In western countries, women first have always been a social rule. At the table, the man should open the chair for the woman and let her take the seat first; when dining, the hostess and other women begin to eat before the men can start; after the meal, the men still need to open the chair for the women, let them go first, to show their respect for women.
The use of tables can also indicate the differences between eastern and western cultures. In the west, the serving of individual dishes determines their habits of adapting to long tables.
In China, the form of all banquets is everyone sitting around and sharing meals. A round table should be used to create an atmosphere of unity, politeness and common interest. The earliest record of the use of round tables by Chinese people was in the Wei, Jin, and the Southern and Northern Dynasties. Wars promoted the integration of various nationalities, and the round tables were introduced into the Central Plains from nomadic people. Before that, the majority of the aristocratic families in the Central Plains used square tables, and they served as one person each table. After nearly 500 years of development, in the Song Dynasty, chairs were popularized in daily life. People changed from kneeling to sitting on chairs, and corresponding tables were raised accordingly. High-legged tables were widely used and often appeared in banquets. Gradually, sitting together for dinner became a Chinese habit, and the change of furniture brought new manners. In the Qing Dynasty, the round table with a diameter of about 130cm was popular. Moreover, the number of people sitting was 8, and each person took an average seat according to the cutting point of the circle. The round table symbolizes harmonious and good wishes.
We all know there are some differences between Chinese and Western diets. In China, grain is the staple food. Meat and vegetables are complementary food. In western countries, meat and milk are the staple foods. This different dietary structure is closely related to its different culture and history. At ancient times, China had thought of encouraging agriculture rather than trade. Therefore, agriculture accounts for a large proportion in China, and crops have become the principal food source for Chinese people. Besides, according to a survey by botanists in the west, Chinese people eat more than 600 kinds of vegetables, 7 times as much as in the west. In fact, in China, vegetarian dishes are a common food, which is inextricably linked to Buddhist advocacy. Buddhism regards animals as "living things" and plants as "lifeless", so it advocates vegetarianism.
Many Westerners want to know why many Chinese people like to eat bone-in meats. In fact, the Chinese believe that once you perform an additional process of removing the meat from the bone you are adding one extra step which takes away more of the natural taste of the meat. Chinese people prefer natural stuff with their meat. If you come to China, you might as well try this.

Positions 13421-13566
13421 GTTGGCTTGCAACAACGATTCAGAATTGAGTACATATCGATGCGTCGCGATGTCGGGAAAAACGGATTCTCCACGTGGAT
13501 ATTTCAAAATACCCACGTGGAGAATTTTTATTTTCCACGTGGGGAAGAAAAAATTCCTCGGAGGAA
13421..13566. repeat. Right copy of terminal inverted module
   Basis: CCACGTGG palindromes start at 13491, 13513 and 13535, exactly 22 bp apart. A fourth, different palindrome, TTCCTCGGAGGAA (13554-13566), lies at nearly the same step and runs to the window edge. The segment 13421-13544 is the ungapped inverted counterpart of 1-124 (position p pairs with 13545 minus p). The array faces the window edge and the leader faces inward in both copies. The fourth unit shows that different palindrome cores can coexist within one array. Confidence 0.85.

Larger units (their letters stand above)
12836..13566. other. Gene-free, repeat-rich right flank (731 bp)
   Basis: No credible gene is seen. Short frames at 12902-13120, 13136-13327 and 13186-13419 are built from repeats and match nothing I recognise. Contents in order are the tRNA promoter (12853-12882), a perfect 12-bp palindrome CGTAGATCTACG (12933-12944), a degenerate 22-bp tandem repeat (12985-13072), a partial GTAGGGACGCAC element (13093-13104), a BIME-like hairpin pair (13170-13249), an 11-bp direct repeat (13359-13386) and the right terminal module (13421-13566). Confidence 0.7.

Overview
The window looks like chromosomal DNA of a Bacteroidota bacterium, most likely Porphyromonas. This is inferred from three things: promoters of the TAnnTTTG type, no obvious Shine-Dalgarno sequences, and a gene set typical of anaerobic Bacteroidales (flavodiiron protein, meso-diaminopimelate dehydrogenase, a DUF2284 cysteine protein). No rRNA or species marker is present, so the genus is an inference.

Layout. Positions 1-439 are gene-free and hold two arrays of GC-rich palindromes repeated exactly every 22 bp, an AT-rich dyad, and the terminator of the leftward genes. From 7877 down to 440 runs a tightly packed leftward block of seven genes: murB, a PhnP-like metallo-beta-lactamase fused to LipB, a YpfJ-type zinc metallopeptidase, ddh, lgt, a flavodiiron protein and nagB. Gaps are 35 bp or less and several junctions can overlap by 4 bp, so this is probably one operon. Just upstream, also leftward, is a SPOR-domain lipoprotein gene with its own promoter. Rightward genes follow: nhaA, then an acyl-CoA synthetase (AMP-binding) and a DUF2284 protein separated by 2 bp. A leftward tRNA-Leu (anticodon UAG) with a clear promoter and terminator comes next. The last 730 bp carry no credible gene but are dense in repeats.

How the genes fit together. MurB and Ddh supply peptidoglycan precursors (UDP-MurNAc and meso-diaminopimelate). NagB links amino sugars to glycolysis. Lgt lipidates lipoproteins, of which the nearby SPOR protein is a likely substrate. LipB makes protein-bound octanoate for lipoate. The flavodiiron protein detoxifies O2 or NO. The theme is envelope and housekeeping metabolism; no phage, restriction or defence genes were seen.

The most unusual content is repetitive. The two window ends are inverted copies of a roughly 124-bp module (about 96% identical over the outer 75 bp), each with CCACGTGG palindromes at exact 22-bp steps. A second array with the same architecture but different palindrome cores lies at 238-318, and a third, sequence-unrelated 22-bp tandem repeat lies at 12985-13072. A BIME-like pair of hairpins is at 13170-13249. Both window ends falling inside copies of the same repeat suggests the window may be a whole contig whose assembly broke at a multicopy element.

In China, cooking is regarded as the art of spontaneity. We find that when we open Chinese recipes, the Chinese always use a vague expression of the quantity of ingredients and spices, such as “one tablespoon”, “half bowl”, and “a little”, but there is no specific standard for how big a spoon or a bowl is. At the same time, there are more than 30 kinds of Chinese food, such as grilling, frying, roasting, broiling, toasting and baking and so on.
Westerners pay more attention to science and nutrition. They strictly follow fixed procedures and scientific standards throughout the cooking process. On Western menu, the measurement standard should be accurate to "gram". And the cooking methods are basically frying, roasting and boiling.
Chinese believe that living off the land, which is not only an adaptation to local conditions, but also a Chinese way of survival---living in harmony with nature. They consider that every part of a pig is a treasure. Even the pig's large intestine can be the delicacy. There are also many ingredients in Chinese food which are rarely seen in Western food, such as white gourd, Chinese yam, frog and all kinds of viscera. If you come to China for the first time, you may try it. And then you will find that it opens up a new world with a new feeling of color, aroma and taste.
Chinese people believe that civilization should be no judgment of right or wrong. The differences between Chinese and Western diet culture are obvious, and each has its own advantages. With globalization, Chinese and Western food culture will continue to merge in the collision. For all these differences in Dietary Cultures between China and the West, the world is enriched by the differences. Now Chinese food has begun to pay attention to nutrition, health and scientific cooking. Western food also begins to develop towards the realm of Chinese food in color, aroma, taste, meaning and shape. Chinese and Western dietary culture will develop together in exchange. At the same time, Chinese people will conserve and promote cultural traditions, and they welcome visitors from all countries.
After a meal, you will be offered fruit or tea in China, while you will be offered some sweets or cakes in the West. How interesting!